Unwrapping Wrappers: A Conversation on Header Bidding With Index Exchange
Is header bidding an addiction? It seems once you get your first demand source implemented you just get hungry for more and more (as long as latency isn't an issue). Fortunately, there's a simple tech fixit to enable your desire for greater numbers of header bidding partners: the wrapper. One bundle to rule (or at least manage) them all!
But beware – not all wrappers are alike. To suss out the differences between the most popular options, we reached out to Index Exchange's VP of Partner Success Steve Sullivan and VP of Strategy Jourdain-Alexander Casale. In the interview below, we discuss the nuances of mediation platforms and open-source frameworks, what kind of control a wrapper should offer and what's next for the fast-evolving world of header bidding.
Gavin Dunaway: How do you differentiate your wrapper solution from others?
Media companies don’t always have the depth and the availability of specialized resources for these kinds of integrations, because it’s a one-time thing or maybe it happens a few times over the course of years of doing business. For a company like Index Exchange, it’s our every waking thought—it never goes away, it only accelerates and we keep stacking up more and more integrations. So for us, having that core competency, allowing publishers to share in that common resource pool is I think a unique part of our offering.
GD: There are also wrappers that are mediation platforms—could I get you to explain what that means?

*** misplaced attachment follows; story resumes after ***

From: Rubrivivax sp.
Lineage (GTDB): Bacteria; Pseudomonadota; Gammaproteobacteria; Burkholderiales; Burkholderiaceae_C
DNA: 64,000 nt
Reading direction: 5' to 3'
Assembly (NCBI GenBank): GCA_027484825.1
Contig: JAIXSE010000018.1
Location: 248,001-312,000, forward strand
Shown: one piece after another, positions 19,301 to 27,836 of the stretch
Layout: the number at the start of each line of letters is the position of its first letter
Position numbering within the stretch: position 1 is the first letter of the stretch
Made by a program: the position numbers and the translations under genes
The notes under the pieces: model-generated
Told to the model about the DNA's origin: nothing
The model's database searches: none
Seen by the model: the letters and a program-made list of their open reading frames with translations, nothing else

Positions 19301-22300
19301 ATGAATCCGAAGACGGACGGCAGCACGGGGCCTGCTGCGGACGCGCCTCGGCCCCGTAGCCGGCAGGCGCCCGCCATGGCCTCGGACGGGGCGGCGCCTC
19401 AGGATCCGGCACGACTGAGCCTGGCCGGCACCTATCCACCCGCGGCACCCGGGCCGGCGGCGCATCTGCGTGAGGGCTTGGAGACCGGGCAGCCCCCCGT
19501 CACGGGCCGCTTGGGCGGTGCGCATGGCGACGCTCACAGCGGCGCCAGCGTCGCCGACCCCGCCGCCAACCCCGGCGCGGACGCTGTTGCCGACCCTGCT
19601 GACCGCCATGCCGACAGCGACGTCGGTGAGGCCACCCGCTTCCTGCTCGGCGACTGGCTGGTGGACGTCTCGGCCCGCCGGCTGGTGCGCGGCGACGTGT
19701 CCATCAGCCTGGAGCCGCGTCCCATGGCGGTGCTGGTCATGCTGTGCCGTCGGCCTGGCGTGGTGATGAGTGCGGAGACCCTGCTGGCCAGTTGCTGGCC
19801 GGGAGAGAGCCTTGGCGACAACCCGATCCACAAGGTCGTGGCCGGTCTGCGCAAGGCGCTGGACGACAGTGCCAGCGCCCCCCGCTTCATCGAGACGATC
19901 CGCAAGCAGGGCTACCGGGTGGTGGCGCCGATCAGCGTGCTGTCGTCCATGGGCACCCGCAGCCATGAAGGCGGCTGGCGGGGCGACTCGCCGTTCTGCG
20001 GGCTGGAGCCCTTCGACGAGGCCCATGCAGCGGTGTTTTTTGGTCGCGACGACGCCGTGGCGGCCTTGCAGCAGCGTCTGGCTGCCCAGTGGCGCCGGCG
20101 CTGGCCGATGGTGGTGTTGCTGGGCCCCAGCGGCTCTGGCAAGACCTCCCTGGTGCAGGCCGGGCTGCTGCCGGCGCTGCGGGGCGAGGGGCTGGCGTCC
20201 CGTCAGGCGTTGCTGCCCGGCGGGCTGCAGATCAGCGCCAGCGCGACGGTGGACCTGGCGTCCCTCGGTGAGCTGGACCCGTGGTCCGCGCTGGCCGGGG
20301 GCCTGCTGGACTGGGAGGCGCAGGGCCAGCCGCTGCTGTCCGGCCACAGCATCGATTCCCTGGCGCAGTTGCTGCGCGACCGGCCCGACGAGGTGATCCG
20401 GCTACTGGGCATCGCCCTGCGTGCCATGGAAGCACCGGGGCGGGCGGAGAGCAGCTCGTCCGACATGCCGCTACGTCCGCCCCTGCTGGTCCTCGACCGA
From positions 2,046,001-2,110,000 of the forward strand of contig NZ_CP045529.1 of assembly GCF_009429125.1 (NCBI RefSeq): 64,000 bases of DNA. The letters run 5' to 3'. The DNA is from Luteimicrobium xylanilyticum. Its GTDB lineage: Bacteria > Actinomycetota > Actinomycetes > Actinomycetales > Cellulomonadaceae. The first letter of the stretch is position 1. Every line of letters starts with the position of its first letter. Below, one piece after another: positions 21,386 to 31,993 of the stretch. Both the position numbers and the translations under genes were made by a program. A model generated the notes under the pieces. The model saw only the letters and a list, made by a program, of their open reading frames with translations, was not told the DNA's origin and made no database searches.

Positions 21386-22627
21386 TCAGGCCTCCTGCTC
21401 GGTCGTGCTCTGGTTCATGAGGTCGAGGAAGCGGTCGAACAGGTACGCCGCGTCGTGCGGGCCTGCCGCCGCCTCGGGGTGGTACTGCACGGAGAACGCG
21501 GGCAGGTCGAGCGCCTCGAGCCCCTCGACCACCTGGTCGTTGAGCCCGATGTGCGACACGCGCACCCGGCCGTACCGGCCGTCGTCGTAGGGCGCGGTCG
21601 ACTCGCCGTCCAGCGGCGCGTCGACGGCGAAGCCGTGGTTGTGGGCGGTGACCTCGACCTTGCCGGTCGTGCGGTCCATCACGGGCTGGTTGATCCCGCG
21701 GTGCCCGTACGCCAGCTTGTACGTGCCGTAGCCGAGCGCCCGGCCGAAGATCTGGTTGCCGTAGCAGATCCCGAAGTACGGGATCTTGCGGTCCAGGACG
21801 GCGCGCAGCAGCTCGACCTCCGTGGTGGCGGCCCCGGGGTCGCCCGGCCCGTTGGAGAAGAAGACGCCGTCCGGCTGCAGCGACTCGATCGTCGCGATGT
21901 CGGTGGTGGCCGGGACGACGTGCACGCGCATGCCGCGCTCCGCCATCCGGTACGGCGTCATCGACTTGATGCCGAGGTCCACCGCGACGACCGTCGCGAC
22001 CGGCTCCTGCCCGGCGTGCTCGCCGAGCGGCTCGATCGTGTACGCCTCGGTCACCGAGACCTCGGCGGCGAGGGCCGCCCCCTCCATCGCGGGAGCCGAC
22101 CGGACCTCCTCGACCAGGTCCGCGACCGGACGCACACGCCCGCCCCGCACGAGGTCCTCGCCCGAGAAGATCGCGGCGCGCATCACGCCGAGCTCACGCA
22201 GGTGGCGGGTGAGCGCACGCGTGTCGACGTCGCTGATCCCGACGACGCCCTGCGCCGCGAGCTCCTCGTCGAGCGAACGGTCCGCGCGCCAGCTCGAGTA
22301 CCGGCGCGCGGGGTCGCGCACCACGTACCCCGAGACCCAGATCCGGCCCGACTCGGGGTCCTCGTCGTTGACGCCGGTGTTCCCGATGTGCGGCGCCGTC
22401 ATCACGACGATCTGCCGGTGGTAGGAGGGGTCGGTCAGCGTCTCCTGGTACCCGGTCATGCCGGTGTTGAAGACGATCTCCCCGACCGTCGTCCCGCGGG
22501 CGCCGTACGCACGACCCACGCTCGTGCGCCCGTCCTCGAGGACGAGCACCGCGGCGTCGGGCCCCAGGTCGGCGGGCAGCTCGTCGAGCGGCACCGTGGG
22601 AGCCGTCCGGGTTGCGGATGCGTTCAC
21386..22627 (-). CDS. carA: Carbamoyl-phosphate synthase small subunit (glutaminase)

Steve Sullivan: I would describe a mediation layer as a wrapper that essentially gathers up the resulting auction data and makes the determination of who the winning bidder was. So imagine you have three bidders in the header of a publisher and all three are deployed via the same wrapper, and that wrapper is also a mediation layer. Those bidders run their auctions and the results come back, and instead of those results all going back to the ad server, the mediation layer says, “Oh, of all three of these, including my own, this one is the highest bid, so this is the one I’m going to send to the ad server.”
JC: The technologies that provide mediation layers in the market are very specifically focused on the needs of an indirect-sales-heavy publisher, where price is largely what governs the outcome of the header auction. That’s actually the minority of transactional volume that we see with our publishers—of course, we work with pureplay indirect, but our real focus is large media companies that have large direct lines of business that are transacting programmatically.
GD: So the benefit is less work for the ad server to do?
SS: Maybe. Essentially less information is being sent via the same client-side redirect for the ad server to do its decisioning. The mediation layer could also exert more control over timing, for instance—anyone who doesn’t complete the auction by X amount of milliseconds is going to be out of the opportunity. That can also happen with a wrapper, but with a lot less granularity of control. If you’re a mediation layer, you can pick and choose who’s going to make it to the ad server with their bid, whereas with a wrapper you might be able to control the timing simply by cutting things off and saying, “Okay, it’s over. Time to send the bids in.” It’s a little bit more of a blunt force approach.